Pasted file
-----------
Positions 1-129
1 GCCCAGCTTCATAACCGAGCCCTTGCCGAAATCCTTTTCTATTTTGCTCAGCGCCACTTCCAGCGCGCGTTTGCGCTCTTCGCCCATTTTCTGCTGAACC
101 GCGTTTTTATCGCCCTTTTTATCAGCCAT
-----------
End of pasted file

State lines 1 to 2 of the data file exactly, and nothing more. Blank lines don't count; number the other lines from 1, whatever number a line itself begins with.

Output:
Positions 1-129
1 GCCCAGCTTCATAACCGAGCCCTTGCCGAAATCCTTTTCTATTTTGCTCAGCGCCACTTCCAGCGCGCGTTTGCGCTCTTCGCCCATTTTCTGCTGAACC